[Bookseller: Between the Covers- Rare Books, Inc. ABA]
 19.   Check availability:     IOBABooks     Link/Print  


        The Jungle Book & The Second Jungle Book

      London: Macmillan, 1895. First editions. Near Fine. A lovely, very Nearly Fine set of Kipling's most beloved work. Slight rubbing at the spine ends and corners of both volumes. Bookplate on the front paste-down of book one, light foxing throughout book two. Despite the minor defects, a handsome set, entirely without repair.Based on folk tales and legends that Kipling learned during his childhood in India and written while in Vermont. This work of several inter-related short stories met with huge success upon publication and continues to enthrall readers of all ages to this day. According to Professor Edwin L. Miller, their publication "caused even severe critics of his previous work to admit that he is a writer of inspired genius." Kipling was the first English-language writer, and the youngest ever, to receive the Nobel Prize for Literature. Near Fine.

      [Bookseller: Whitmore Rare Books ]
 20.   Check availability:     ABAA     Link/Print  


        La propriété. Origine et évolution. Thèse communiste. Réfutation par Yves Guyot.

      Paris, Ch. Delagrave, 1895. - 8vo. (6), XIII, (1), 530 pp. Contemporary half calf; original printed wrapper cover bound within. Rare work by Karl Marx's son-in-law, prefixed by a "refutation" (pp. 1-297) by the politician and economist Yves Guyot. Lafargue's "communist thesis" on the origins and development of the concept of property is dedicated to Friedrich Engels, who owned a copy inscribed to him by the author. - Evenly browned throughout, handwritten ownership "Ch. Keller" on printed wrapper cover. The Alsatian-born socialist and anarchist Charles Keller (1843-1913) was an early associate of Elie Reclus and Mikhail Bakunin. In 1868 he attempted a translation of Marx's just-published "Capital" but had to abandon the project. He participated as a delegate in the Paris section of the First International and in the Second Congress of the League of Peace and Freedom in Berne. As a member of the Commune, he was injured fighting on the barricades in 1871 and escaped to Basel. Returning after the amnesty and settling in Nancy, he established himself as a poet and writer of workers' songs. - A fine copy with a few underlinings. Stammhammer II, 178, 13. Die Bibliotheken von Marx und Engels (MEGA IV.32), no. 716. OCLC 7194802.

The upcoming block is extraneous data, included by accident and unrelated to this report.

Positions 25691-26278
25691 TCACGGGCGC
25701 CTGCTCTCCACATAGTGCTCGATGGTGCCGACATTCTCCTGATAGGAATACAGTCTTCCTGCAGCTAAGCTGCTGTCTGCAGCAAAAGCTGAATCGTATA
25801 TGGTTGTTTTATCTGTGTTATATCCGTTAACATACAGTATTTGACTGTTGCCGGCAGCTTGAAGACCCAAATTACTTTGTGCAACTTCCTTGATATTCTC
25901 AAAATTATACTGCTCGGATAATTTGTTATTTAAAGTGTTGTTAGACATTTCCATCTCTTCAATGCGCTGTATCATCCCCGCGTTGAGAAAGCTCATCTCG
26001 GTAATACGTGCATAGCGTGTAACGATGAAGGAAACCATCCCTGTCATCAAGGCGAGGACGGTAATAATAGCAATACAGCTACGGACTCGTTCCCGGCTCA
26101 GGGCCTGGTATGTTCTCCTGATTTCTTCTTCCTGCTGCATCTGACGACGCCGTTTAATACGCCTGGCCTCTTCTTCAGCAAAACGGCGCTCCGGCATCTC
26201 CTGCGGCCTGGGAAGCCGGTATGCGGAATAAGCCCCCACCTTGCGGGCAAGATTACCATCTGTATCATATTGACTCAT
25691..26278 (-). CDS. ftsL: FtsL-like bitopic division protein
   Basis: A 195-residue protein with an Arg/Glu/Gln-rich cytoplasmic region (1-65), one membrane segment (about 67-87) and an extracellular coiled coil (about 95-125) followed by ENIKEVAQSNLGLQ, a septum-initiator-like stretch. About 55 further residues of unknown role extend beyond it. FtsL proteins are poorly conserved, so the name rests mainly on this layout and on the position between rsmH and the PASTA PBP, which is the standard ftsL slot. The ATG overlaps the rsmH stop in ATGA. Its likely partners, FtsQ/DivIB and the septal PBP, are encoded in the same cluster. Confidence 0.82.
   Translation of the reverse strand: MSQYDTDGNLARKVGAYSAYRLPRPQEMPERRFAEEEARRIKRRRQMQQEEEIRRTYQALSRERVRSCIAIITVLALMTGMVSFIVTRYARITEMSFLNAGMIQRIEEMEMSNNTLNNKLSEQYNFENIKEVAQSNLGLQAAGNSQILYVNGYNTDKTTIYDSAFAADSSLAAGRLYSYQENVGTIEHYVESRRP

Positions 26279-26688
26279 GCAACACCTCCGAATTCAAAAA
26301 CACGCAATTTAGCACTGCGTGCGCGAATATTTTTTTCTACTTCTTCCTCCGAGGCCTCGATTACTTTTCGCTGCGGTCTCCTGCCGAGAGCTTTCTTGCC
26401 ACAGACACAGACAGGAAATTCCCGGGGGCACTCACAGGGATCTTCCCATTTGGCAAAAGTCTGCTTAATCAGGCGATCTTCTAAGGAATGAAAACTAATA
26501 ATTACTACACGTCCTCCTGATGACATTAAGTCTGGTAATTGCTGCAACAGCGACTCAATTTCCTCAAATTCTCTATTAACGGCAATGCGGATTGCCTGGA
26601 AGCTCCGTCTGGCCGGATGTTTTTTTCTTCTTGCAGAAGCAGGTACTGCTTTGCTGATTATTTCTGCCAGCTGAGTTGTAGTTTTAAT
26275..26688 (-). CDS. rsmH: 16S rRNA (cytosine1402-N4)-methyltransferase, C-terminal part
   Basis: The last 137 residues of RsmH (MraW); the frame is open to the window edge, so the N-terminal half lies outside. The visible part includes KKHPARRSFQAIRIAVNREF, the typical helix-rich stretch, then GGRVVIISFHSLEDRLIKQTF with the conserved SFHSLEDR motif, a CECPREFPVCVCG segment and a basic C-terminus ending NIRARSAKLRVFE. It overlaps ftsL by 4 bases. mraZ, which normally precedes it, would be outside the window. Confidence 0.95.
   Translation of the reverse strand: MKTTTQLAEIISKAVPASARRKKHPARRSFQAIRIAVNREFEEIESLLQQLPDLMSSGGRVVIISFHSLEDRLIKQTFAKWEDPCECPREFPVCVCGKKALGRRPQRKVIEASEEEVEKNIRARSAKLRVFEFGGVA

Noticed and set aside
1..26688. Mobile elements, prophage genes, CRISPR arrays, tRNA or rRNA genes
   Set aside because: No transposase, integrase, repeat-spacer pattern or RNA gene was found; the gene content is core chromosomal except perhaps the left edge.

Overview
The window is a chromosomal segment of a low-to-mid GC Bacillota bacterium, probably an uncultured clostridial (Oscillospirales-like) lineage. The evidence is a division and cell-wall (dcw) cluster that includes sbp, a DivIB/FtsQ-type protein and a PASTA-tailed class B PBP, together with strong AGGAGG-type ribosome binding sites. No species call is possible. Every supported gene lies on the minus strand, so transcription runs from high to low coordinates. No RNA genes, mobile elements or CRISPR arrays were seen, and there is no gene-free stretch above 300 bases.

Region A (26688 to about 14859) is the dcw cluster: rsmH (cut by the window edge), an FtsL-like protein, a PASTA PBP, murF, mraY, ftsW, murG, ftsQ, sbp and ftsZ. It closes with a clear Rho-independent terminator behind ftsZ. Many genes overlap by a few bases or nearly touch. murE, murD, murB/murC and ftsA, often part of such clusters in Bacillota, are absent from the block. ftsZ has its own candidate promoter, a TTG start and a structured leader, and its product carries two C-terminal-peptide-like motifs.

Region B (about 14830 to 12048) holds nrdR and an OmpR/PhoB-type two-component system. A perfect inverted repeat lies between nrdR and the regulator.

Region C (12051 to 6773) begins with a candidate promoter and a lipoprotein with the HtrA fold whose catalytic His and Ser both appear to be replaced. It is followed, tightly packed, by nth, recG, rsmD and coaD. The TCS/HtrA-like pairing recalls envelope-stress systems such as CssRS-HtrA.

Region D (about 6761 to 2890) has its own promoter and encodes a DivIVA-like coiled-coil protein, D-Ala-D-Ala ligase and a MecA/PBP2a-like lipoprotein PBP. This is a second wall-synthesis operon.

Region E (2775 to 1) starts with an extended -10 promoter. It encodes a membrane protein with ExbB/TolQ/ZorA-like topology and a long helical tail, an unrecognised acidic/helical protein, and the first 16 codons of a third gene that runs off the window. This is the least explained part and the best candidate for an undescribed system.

[Bookseller: Antiquariat INLIBRIS Gilhofer Nfg. GmbH]
 21.   Check availability:     ZVAB     Link/Print  


        Pocket Magazine Stephen Crane Collection

      Frederick A. Stokes 1895 - A collection of eight issues of this elusive monthly, published in New York from 1895 to 1901, each containing a short story by Stephen Crane. 12mos. Generally near fine, some issues whiter than others, spines with light wear. June 1896 cover with light quarter-sized stain to front wrapper. The July 1897 issue good only, with well-rubbed wrappers and a chipped spine. Only one issue, October 1896, which contains “A Detail”, is lacking for a complete set. The issues include: --April 1896: “A Tale of Mere Chance” (first American magazine appearance); --May 1896: “A Grey Sleeve” (first American magazine appearance); --June 1896: “One Dash – Horses” (first American magazine appearance); --August 1896: “The Snake” (first appearance); --September 1896: “An Indiana Campaign” (first appearance); --November 1896: “The Voice of the Mountain” (first appearance); --June 1897: “How the Donkey Lifted the Hills” (first appearance); --July 1897: “A Victory of the Moon” (first appearance). Also included in the collection is a window poster for the May 1896 issue, which is an enlarged version of the cover, in fine condition. A difficult collection to assemble, particularly in this condition. [Attributes: First Edition; Soft Cover]